LADY PROFESSIONAL Lily Ho in a black leather trenchcoat
THE LADY PROFESSIONAL (1971) is a Shaw Bros. crime drama starring Lily Ho as an assassin in contemporary Hong Kong. It opens as she performs a hit on a lowlife while riding a roller coaster at an amusement park. Her weapon is a compact/powder puff that shoots lethal darts. As she flees the park she's inadvertently captured on film by another lowlife with an instant camera whose girlfriend finds the dropped compact and recognizes Lily from the picture, leading the lowlife boyfriend to hatch a blackmail plan. We gradually come to learn that Lily's not actually a professional assassin, but is on a mission of revenge against the extortion gang that killed her father. The blackmailer pressures her to rub out a newly-released ex-con due to testify in court against a gang of smugglers fronted by a textile company whose manager is the boyfriend of Lily's close friend, Jiamei. (Yes, the film is full of convenient coincidences like that.)
The ex-con (Chan Shen) is supposed to be under police protection, but the gang attacks as he's being driven from prison, leading to a rousing car chase-and-shootout sequence that leaves his entire police escort dead. He then roams quite openly on his own around Hong Kong unescorted and even goes bowling at a popular alley, making himself an easy target for Lily, whose escape from the scene is hampered when the brakes in her sports car fail, the wires having been cut by the lowlifes who recruited her so they won't have to pay her. She survives and begins a new campaign of revenge.
One inspired action scene takes place at a construction site where Lily is attacked by three thugs hired to kill her. Two of them are quite strong (one is played by Bolo Yeung, of ENTER THE DRAGON fame), and one is a knife-wielding jumper (he leaps from place to place, rather than walk). Lily's clearly outmatched, yet she miraculously prevails, disposing of two of her attackers in highly creative, if wildly implausible ways. From there, it's on to vanquish the leaders of the gang, including her friend's boyfriend, culminating in an airport hit where she's dressed as a nun!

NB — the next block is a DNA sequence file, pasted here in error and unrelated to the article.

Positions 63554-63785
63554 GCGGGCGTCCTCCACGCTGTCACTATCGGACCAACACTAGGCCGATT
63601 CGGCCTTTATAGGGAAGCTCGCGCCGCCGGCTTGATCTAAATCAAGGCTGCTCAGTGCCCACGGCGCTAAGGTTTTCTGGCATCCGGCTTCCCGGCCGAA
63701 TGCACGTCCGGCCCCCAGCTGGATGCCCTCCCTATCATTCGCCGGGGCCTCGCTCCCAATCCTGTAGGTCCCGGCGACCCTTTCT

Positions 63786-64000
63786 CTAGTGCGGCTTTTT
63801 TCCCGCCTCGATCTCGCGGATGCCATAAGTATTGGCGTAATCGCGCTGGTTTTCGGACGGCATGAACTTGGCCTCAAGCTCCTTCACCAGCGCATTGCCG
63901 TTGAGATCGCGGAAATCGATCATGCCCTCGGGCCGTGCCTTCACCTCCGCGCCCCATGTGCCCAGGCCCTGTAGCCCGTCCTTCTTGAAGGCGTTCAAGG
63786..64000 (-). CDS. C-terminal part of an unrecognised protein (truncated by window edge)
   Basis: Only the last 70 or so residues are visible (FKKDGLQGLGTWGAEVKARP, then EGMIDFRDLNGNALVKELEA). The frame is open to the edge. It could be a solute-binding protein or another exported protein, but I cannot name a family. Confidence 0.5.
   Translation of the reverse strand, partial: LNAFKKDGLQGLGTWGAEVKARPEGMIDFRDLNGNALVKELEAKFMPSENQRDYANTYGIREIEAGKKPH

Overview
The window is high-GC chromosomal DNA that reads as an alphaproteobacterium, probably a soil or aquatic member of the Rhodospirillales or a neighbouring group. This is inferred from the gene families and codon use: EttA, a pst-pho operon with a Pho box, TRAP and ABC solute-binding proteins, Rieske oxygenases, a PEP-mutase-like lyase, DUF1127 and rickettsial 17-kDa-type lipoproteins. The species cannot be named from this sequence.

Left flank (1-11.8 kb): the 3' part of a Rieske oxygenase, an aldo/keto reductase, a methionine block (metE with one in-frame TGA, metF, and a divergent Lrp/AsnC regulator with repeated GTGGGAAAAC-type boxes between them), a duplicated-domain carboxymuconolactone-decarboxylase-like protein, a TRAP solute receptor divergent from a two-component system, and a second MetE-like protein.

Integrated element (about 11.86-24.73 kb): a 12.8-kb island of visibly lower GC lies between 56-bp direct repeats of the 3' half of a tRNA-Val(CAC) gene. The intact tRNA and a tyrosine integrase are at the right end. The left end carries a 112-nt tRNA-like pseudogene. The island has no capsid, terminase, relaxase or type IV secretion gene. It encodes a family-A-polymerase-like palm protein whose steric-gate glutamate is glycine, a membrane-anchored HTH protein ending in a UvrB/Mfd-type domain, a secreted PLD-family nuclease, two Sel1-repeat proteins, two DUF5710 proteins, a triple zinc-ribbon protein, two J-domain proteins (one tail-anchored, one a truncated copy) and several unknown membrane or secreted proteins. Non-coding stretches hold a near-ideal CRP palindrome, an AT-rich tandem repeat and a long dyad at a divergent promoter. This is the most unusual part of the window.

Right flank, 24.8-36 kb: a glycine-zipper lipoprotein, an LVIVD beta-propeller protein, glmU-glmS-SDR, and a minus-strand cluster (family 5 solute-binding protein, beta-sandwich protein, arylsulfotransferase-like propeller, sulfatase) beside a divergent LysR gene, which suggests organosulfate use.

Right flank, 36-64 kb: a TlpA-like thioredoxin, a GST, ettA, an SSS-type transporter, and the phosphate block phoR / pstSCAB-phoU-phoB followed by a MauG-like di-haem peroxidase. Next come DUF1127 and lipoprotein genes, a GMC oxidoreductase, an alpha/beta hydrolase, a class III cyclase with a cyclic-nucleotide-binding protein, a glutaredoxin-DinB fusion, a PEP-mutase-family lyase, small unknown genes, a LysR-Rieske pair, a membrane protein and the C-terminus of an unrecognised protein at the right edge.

Continuity errors abound. Her hair goes from short and wavy to long and straight in the bowling alley scene, with no indication that she'd ever put on or taken off a wig. In the construction site attack, the knife-wielder "tortures" poor Lily by cutting the buttons off her stylish leather coat, one by one. Yet when she turns up at her next stop, Jiamei's apartment, the buttons have magically reappeared.
As you may have guessed, nothing that happens is remotely believable. But at least there's enough memorable action to elevate this above the other contemporary thrillers Lily's done, most notably her two secret agent "Angel" films, ANGEL WITH THE IRON FISTS (1966) and THE ANGEL STRIKES BACK (1968), which didn't even have one decent action scene between them. (Both are also reviewed on this site.) Lily's quite a beauty here and wears a steady stream of attractive and glamorous fashions. She's also got more attitude than usual, the result of family tragedy brought on by gangsters. She's even got a sick mother to worry about. All of this gives her no time for a romantic interest, not even a sympathetic male ally. Which means there's nothing to slow the film down, making for a compact 80-minute Lily Ho vehicle that may not be as thrilling as some of her costume adventures like THE GOLDEN KNIGHT and THE JADE FACED ASSASSIN, but will please her fans nonetheless.
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